In fact Lionel Lemonchois’ new Prince de Bretagne 80ft trimaran is also recycled, largely based on Thomas Coville’s Sodebo ORMA 60. Almost all the original boat has been used, apart the three hulls. The new hull have been put under her original cross beams and rig extending her by 20ft. More on her in due course.

The four MOD70s will provide the most competitive racing in the Route des Princes and at present, they are also the fastest boats on the race course, until such time as Lionel Lemonchois and the Prince de Bretagne crew gets their new VPLP-designed steed up to speed (although in a way this is good news - the 80 won’t be doing a horizon job on the rest of the fleet).

The line-up of the MOD70s has also changed since last year with Foncia pulling the plug on its yachting sponsorship, leaving Michel Desjoyeaux on the dock (or in fact doing the Solitaire du Figaro again with TBS) until such time as he finds alternative backing.

Funding has also dried up for Steve Ravussin’s Race for Water, MOD70 #1. However new to the MOD70s this year, making the jump to three hulls following his long tenure in the IMOCA class, is Jean-Pierre Dick. Dick is sailing with many of his former Vendee Globe rivals such as PRB skipper Vincent Riou and Roland Jourdain, who had the Veolia Environement MOD70, until his sponsor also pulled the plug on its yachting sponsorship program (that boat has since been sold to an owner in the US, renamed Orion Racing and will be skippered by Cam Lewis).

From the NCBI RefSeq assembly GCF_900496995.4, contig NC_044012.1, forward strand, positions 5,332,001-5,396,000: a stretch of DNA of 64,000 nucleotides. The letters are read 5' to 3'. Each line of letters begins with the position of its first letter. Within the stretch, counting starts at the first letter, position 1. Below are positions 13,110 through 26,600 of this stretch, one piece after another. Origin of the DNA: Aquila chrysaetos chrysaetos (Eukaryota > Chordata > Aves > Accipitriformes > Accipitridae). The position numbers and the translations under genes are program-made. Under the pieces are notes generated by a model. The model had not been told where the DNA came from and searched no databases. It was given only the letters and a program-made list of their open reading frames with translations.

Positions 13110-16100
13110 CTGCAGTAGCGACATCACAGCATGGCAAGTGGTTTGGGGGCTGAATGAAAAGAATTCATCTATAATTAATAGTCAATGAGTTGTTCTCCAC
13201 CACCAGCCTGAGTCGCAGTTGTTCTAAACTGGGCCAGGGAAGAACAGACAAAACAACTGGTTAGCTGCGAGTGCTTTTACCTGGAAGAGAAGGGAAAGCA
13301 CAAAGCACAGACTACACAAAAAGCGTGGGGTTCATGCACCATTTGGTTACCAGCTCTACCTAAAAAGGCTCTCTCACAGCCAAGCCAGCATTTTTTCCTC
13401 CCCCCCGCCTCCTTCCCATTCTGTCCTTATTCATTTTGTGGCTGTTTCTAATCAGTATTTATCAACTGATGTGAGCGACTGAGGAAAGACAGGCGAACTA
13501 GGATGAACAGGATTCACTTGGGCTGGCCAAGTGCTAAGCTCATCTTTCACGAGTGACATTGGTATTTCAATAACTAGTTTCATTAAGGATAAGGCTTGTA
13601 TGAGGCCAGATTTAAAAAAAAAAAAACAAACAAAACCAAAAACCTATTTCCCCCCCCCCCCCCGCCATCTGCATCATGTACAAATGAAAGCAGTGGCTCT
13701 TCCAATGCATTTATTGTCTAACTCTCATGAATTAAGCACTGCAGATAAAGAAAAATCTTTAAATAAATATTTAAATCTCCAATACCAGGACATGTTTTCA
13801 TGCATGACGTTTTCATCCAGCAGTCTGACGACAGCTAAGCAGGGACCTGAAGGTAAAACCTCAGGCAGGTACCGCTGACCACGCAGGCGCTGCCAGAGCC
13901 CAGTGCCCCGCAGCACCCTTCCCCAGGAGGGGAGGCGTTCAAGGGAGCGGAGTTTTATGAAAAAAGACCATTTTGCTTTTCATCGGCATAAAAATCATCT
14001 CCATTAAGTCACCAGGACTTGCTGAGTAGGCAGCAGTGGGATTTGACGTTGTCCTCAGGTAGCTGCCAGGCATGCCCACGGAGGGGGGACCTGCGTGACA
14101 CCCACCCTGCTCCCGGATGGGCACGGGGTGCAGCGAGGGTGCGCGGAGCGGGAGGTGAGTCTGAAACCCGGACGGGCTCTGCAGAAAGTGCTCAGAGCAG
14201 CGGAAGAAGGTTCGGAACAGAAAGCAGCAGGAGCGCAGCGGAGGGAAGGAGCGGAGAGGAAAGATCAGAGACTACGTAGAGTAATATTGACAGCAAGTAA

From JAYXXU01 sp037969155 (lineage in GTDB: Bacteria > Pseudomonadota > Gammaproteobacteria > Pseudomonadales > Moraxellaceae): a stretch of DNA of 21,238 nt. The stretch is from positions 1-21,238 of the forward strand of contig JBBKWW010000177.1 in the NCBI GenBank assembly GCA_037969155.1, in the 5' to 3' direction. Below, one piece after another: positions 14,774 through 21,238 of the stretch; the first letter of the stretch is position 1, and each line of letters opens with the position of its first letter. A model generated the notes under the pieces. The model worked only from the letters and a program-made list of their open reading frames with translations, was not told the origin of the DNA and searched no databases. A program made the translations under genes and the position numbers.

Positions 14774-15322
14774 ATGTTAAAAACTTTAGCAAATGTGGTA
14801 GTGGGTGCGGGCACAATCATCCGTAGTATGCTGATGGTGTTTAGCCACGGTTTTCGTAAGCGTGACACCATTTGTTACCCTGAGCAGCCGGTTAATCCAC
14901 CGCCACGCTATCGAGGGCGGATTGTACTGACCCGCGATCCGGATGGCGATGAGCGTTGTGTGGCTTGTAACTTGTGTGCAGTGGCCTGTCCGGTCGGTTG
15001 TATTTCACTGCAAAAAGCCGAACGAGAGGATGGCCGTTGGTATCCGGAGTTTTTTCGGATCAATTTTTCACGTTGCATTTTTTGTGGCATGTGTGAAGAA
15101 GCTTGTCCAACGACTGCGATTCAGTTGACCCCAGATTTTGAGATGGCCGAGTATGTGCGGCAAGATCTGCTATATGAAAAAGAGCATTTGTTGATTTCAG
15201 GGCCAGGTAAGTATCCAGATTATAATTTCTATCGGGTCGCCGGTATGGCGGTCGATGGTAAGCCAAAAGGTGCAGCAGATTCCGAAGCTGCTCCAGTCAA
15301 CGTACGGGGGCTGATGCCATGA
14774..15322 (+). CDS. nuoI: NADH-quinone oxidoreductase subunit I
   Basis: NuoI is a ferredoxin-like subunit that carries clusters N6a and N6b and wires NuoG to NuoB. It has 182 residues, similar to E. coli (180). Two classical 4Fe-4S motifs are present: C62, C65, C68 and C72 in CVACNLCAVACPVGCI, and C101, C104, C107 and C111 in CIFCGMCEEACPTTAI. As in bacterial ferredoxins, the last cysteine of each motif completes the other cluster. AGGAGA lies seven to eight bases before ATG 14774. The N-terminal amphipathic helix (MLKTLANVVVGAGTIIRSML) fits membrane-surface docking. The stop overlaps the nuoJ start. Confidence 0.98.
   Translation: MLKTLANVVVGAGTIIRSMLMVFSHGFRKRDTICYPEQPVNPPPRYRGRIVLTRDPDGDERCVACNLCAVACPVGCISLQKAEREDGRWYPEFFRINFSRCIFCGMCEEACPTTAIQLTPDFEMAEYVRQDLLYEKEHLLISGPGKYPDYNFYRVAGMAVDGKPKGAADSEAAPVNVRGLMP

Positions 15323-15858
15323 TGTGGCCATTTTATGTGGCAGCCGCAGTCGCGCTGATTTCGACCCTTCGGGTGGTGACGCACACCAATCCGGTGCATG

While typically there are eight or ten Multi50s actively racing in fact only the latest four are competing in the Route des Princes. To recap, these boats are sort of to the MOD70 class what the Class 40 is to the IMOCA 60, essentially a detuned boat with hulls made of glass rather than carbon, no lifting foils, canting rigs, etc etc. (Read more here)

Newest of these is Arkema-Region Aquitaine skippered by one time Banque Populaire ORMA 60 skipper Lalou Roucayrol. This boat was only launched in March and is a design principally by Romaric Neyhousser with help from Guillaume Verdier's team (of which he is part) and is a development of former Mini Transat winner Yves le Blevec's Actual

The most powerful of the Multi50s is FenetreA-Cardinal, better remembered as Franck-Yves Escoffier's third and final VPLP-designed Crepes Whaou! trimaran. In fact skipper Erwan le Roux won the 2009 Transat Jacques Vabre on this boat with her original skipper. Le Roux is an ex-Mini, Figaro and Tour Voile sailor.

Rennes Metropole-Saint Malo Agglomeration is being campaigned by Gilles Lamire who previously campaigned the very very long in the tooth ex-Elf Aquitaine/Gitana trimaran in which eons ago the late Jean Maurel and MichDes won the TwoSTAR. This boat is the former Prince de Bretagne boat designed by Nigel Irens and Benoit Cabaret which Lionel Lemonchois campaigned before it was sold to her new owner. The boat was originally fitted with two daggerboards in each float (catamaran stylee) but catastrophically broke soon after her launch. However fixed, Lemonchois took her to his personal second consecutive victory in the Route du Rhum in 2010.


The course for the Route des Princes is relatively straightforward for the first two legs. Leg one takes the boats from Valencia north up the Benicarlo turning mark before heading back clockwise around the coast of Spain, through the Strait of Gibraltar and on to Lisbon where the boats will be berthed in the heart of the Portugese capital. The weather for the first leg currently looks to be upwind for the majority of the leg, although this the downside of navigating the European coastline in a clockwise direction - the prevailing winds are more upwind.